Traditional Gardens. Traditional gardens exist in most parts of the Third World, but are seldom studied, in part because of their genetic, agronomic, and sociocultural complexity. These gardens are one component of traditional food production systems, and share many basic characteristics with small-scale traditional agriculture. In addition to food, they provide many other products as well as a place for relaxation and social activities. Key features are the use of local knowledge and resources; locally adapted, genetically diverse crops with many varieties; crop rotation; mixed cropping; and the exploitation of different microenvironments, such as pockets of soil that hold water longer. Cultivated areas often resemble natural ecosystems, containing dozens or sometimes more than one hundred domesticated and nondomesticated species. These features minimize pest, disease, and weed problems. When they occur, these problems are managed by system adjustments rather than dangerous, toxic chemicals, as in industrial gardens and agriculture.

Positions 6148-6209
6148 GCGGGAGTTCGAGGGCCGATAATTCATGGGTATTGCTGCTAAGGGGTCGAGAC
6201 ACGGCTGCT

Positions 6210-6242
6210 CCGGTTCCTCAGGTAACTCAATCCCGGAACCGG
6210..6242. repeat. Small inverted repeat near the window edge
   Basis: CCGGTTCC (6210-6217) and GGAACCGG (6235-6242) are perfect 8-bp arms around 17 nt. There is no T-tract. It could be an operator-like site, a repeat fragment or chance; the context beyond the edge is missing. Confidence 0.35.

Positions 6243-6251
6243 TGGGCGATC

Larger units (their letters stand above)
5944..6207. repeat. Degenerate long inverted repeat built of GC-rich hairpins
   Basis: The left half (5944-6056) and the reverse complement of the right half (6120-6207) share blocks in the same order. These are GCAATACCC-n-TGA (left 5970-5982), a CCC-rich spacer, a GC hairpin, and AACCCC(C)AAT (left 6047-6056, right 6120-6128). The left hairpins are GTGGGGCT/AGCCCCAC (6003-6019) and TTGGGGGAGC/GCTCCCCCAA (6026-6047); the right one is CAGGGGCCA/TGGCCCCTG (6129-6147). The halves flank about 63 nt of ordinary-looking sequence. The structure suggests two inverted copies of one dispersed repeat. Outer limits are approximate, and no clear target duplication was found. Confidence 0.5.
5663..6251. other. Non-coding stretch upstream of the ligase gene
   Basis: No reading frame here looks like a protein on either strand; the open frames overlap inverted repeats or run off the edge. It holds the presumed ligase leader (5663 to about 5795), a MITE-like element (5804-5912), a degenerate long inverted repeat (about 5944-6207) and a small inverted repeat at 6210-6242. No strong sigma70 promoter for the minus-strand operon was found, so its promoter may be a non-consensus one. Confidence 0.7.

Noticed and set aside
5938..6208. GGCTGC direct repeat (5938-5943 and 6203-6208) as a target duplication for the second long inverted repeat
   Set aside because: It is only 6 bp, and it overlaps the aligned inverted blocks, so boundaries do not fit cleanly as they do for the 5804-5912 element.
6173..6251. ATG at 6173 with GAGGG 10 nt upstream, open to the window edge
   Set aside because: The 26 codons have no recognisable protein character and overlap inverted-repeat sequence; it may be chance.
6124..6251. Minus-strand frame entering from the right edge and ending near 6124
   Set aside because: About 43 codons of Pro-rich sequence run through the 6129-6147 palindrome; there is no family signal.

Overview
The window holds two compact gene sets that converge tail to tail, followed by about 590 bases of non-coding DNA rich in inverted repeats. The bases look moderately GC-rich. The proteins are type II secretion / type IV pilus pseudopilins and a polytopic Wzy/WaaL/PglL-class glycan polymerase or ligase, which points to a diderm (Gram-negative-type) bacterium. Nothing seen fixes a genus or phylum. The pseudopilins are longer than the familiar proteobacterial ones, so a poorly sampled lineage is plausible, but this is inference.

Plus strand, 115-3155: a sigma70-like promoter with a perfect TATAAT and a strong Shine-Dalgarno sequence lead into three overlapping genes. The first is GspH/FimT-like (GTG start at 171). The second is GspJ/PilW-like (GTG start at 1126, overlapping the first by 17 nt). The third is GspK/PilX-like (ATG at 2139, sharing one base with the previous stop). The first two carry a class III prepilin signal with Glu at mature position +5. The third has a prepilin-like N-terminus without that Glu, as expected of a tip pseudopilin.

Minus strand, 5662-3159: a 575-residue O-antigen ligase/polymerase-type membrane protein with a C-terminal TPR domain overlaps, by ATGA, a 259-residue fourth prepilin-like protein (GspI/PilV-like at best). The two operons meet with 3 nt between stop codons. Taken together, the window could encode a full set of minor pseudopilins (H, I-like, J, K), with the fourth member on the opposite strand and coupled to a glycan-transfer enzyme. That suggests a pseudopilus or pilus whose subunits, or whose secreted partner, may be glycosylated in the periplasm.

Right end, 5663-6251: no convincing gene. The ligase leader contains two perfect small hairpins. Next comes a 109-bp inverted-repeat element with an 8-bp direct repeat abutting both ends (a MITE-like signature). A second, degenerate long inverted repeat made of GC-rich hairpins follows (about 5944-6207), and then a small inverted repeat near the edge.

Cropping patterns and use of locally produced organic matter improve the fertility and structure of dryland soils. Management strategies, garden layout, and the use of simple physical barriers such as contour bunds and terraces help avoid soil loss due to erosion. Efficient water management is accomplished by concentrating water in a small but highly managed and productive garden area to make the most of this scarce dryland resource.